Warner Home Video to Release The Hobbit on Disc in March

HBBT_BDComboBurbank, CA, February 5, 2013 – From Academy Award®-winning filmmaker Peter Jackson comes The Hobbit: An Unexpected Journey, a production of New Line Cinema and Metro-Goldwyn-Mayer Pictures (MGM), arriving on Digital Download on March 12  and on Blu-ray Combo Pack, Blu-ray 3D Combo Pack and 2-Disc DVD Special Edition on March 19  from Warner Bros. Home Entertainment. All disc versions feature UltraVioletÔ and more than 130 minutes of bonus content. The first of a trilogy of films adapting the enduringly popular masterpiece The Hobbit, by J.R.R. Tolkien, The Hobbit: An Unexpected Journey, which is nominated for three Academy Awards*, is an epic adventure that immerses audiences once again in the fantastical world of Middle-earth. The March 19 home entertainment release will be followed by an Extended Edition available just in time for the holidays.

In addition, Peter Jackson will host a live first look at The Hobbit: The Desolation of Smaug, the second film in The Hobbit Trilogy, on Sunday, March 24 at 3:00 p.m. Eastern/Noon Pacific. Content will be streamed live and an edited version will be archived on the Trilogy’s official website. Access to the live event will be limited to holders of an UltraViolet code available by purchasing The Hobbit: An Unexpected Journey Blu-ray Combo Pack, Blu-ray 3D Combo Pack or 2-Disc Special Edition DVD. Select digital retailers will issue access codes upon purchase of the film.  Visit www.thehobbit.com/sneak for more information.

Ian McKellen returns as Gandalf the Grey, the character he played in “The Lord of the Rings” Trilogy, with Martin Freeman in the central role of Bilbo Baggins, and Richard Armitage as Thorin Oakenshield. Also reprising their roles from “The Lord of the Rings” in “The Hobbit” Trilogy are: Cate Blanchett as Galadriel; Ian Holm as Old Bilbo; Christopher Lee as Saruman; Hugo Weaving as Elrond; Elijah Wood as Frodo; and Andy Serkis as Gollum. The international ensemble cast also includes James Nesbitt, Ken Stott, Sylvester McCoy, Barry Humphries, Aidan Turner, Dean O’Gorman, Graham McTavish, Adam Brown, Peter Hambleton, John Callen, Mark Hadlow, Jed Brophy, William Kircher, Stephen Hunter, Lee Pace, Benedict Cumberbatch, Manu Bennett and Conan Stevens.

The screenplay for The Hobbit: An Unexpected Journey is by Fran Walsh & Philippa Boyens & Peter Jackson & Guillermo del Toro, based on the novel by J.R.R. Tolkien. Jackson also produced the film, together with Carolynne Cunningham, Zane Weiner and Fran Walsh. The executive producers are Alan Horn, Toby Emmerich, Ken Kamins and Carolyn Blackwood, with Boyens and Eileen Moran serving as co-producers.

New Line Cinema and Metro-Goldwyn-Mayer Pictures Present a WingNut Films Production, The Hobbit: An Unexpected Journey. All three films in The Hobbit Trilogy, also including The Hobbit: The Desolation of Smaug, and the final film, The Hobbit: There and Back Again, are productions of New Line Cinema and Metro-Goldwyn-Mayer Pictures (MGM), with New Line managing production. Warner Bros. Pictures is handling worldwide theatrical distribution, with select international territories as well as all international television distribution being handled by MGM.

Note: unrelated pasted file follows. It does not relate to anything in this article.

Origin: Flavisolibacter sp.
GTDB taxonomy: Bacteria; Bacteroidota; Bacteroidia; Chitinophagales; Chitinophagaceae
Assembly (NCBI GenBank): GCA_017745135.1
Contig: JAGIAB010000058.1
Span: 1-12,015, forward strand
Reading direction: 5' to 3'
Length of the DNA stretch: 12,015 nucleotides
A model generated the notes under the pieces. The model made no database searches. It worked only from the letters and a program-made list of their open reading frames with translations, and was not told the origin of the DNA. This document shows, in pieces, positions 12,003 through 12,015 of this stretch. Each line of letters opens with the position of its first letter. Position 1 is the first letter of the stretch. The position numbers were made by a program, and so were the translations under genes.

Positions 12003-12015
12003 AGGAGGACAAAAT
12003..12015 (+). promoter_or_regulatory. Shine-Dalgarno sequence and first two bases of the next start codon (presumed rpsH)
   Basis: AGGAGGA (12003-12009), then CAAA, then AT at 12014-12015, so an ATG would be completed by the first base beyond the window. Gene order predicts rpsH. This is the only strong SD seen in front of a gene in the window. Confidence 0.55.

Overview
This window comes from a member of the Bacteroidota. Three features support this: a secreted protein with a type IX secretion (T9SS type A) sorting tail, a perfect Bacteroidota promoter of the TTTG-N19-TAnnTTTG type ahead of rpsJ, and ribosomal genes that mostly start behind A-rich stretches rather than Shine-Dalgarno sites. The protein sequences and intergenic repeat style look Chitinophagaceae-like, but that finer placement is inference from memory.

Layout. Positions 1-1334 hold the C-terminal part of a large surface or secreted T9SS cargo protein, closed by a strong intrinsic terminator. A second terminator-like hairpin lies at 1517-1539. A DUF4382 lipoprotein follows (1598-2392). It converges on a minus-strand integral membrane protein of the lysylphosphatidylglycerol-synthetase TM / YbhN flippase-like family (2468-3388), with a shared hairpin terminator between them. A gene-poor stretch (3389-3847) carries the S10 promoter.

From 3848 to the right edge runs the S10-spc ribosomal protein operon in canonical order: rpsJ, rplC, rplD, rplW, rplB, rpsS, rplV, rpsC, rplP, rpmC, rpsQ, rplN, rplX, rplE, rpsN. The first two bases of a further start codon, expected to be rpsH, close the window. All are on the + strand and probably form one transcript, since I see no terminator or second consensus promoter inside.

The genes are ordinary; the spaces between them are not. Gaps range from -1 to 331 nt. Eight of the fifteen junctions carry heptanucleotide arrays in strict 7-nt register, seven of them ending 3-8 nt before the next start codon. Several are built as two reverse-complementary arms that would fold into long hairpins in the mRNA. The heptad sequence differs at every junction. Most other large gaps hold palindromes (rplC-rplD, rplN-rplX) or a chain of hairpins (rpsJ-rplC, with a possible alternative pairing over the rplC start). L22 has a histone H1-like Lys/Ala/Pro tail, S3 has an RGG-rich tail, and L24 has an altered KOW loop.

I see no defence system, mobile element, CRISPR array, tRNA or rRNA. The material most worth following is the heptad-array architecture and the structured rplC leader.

The Hobbit: An Unexpected Journey was released on December 14, 2012, with the second film, The Hobbit: The Desolation of Smaug releasing December 13, 2013, and the third film, The Hobbit: There and Back Again, slated for July 18, 2014.

The Hobbit: An Unexpected Journey will be available on 3-Disc Blu-ray Combo Pack for $35.99, on 5-Disc Blu-ray 3D Combo Pack for $44.95, and on 2-Disc DVD Special Edition for $28.98. The Blu-ray Combo Pack features the theatrical version of the film in hi-definition on Blu-ray, and the theatrical version in standard definition on DVD. The 3D Blu-ray Combo Pack features the theatrical version of the film in 3D hi-definition on Blu-ray, the theatrical version of the film in 2D high definition on Blu-ray and the theatrical version in standard definition on DVD.  The Blu-ray Combo Pack, Blu-ray 3D Combo Pack and the 2-Disc DVD Special Edition all include UltraViolet, which allows consumers to download and instantly stream the standard definition theatrical version of the film to a wide range of devices including computers and compatible tablets, smartphones, game consoles, Internet-connected TVs and Blu-ray players.*

SYNOPSIS

The adventure follows the journey of title character Bilbo Baggins, who is swept into an epic quest to reclaim the lost Dwarf Kingdom of Erebor from the fearsome Dragon Smaug. Approached out of the blue by the Wizard Gandalf the Grey, Bilbo finds himself joining a company of 13 Dwarves led by the legendary warrior, Thorin Oakenshield. Their journey will take them into the Wild, through treacherous lands swarming with Goblins, Orcs and deadly Wargs, as well as a mysterious and sinister figure known only as the Necromancer.